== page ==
Katarzyna Kozyra’s starting point for this project was information about the so-called Jerusalem Syndrome, an acute delusional disorder which had been reported by medical professionals only in the 2nd half of the 20th century. After visiting the Holy Land, people afflicted with the syndrome start to identify with Biblical characters – mostly and usually with the Messiah. To date the artist has visited Jerusalem four times in order to find those, who in the early 21st century believe themselves to be Jesus. The result is over 100 hours of video footage from interviews, and the city which serves as the background for religious rituals, and a scene for people of various faiths, denominations and colours, subsequent Messiahs who try to convince the artist they are miraculous and genuine, and a colorful crowd of pilgrims and locals. This time Kozyra witnesses an ongoing performance in which she is not the protagonist, but merely an audience attempting to find and record at least a fraction of what goes on in this sacred city. Kozyra encounters incredible personalities. Each of her heroes hides a fascinating story, and all of them combined constitute a project presenting ways and means of carrying out one’s faith, its place and role in today’s world, and values on which we build our reality.
The editing process is yet another stage of the contemplation of this “performance”, and at the same time it is the moment for the verification of certain facts. It is also when the artist ask herself－and us－many questions: what are the mechanisms of faith and shaping our beliefs? How do we perceive reality and how do we build our perception of it? Isn’t the critical approach and never-ending fact-checking just another expression of the instinctive desire to believe in the power of reason?
According to the Polish historian and essayist Andrzej Wajs, the video "Looking for Jesus" is not a documentary in the classic sense of the word. It is a diagnosis and, at one and the same time, a journal of the artist’s own journey who, at one moment, notices that she is also telling her own story, a story of lack, of non-presence and of longing. The Jerusalem episode affords her a better understand of the phenomenon of self-identification, for now she can observe it from outside, as it were. Her characters, meanwhile, are utterly convinced that otherness – including cultural alienation – is a stain which they have to wipe away and that only in discovering themselves will they find the road to Jesus, as a guarantor and guard of their subjectivity. If they feel like its lessees, it is only by way of His consent. Like apostles. This is what the film treats of.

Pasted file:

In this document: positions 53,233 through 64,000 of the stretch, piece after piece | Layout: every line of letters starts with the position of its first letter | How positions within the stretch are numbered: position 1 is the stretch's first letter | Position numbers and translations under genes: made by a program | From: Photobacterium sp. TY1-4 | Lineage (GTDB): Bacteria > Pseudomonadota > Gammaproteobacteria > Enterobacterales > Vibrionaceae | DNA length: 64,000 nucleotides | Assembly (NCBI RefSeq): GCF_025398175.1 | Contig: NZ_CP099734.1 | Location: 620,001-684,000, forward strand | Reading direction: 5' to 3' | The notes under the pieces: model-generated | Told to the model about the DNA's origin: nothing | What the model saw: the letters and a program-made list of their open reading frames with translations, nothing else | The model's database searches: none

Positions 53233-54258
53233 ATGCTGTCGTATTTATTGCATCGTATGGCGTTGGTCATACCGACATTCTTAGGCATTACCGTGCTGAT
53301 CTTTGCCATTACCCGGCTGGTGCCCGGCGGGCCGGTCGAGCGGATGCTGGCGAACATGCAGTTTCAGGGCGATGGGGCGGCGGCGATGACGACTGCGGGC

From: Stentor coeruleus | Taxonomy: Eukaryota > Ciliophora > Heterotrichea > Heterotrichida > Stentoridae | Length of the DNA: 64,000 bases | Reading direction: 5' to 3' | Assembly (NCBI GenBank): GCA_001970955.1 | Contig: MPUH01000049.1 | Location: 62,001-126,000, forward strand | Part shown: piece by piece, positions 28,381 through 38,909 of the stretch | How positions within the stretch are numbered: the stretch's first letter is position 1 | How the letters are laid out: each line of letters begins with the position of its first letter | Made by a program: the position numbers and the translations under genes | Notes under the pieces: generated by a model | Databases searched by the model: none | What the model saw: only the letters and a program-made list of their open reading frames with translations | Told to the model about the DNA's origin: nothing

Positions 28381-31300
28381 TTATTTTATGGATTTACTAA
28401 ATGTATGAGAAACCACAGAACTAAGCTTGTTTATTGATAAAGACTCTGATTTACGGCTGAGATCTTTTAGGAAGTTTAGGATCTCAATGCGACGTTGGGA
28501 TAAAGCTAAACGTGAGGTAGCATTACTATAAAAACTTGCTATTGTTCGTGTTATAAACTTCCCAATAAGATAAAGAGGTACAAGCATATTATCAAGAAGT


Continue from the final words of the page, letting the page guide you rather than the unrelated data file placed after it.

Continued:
Katarzyna Kozyra was born in Warsaw in 1963, a sculptor, photographer, performance artist, filmmaker, author of video installations and artistic actions. She is one of the most renowned Polish contemporary artist, both in Poland and abroad. In 1993 Katarzyna Kozyra graduated from the Warsaw Academy of Fine Arts, Faculty of Sculpture. Kozyra received, among others, the Paszport Polityki award in 1997 and the Award of the Minister of Culture and National Heritage in 2011. In 1999, she received an honorable mention at the 48th Venice Biennale for the video installation Men’s Bathhouse in the Polish Pavilion. In her works she touches upon the most important issues: identity and transience, life and death or religion and sex. She manoeuvres in spheres of cultural taboos as well as the stereotypes of behaviour ingrained in society. In 2012 she established the Katarzyna Kozyra Foundation. After her solo shows presenting Looking for Jesus in Warsaw, Berlin and New York, many media, including the New York Times, wrote about this project, emphasizing its entertaining and philosophically intriguing aspects.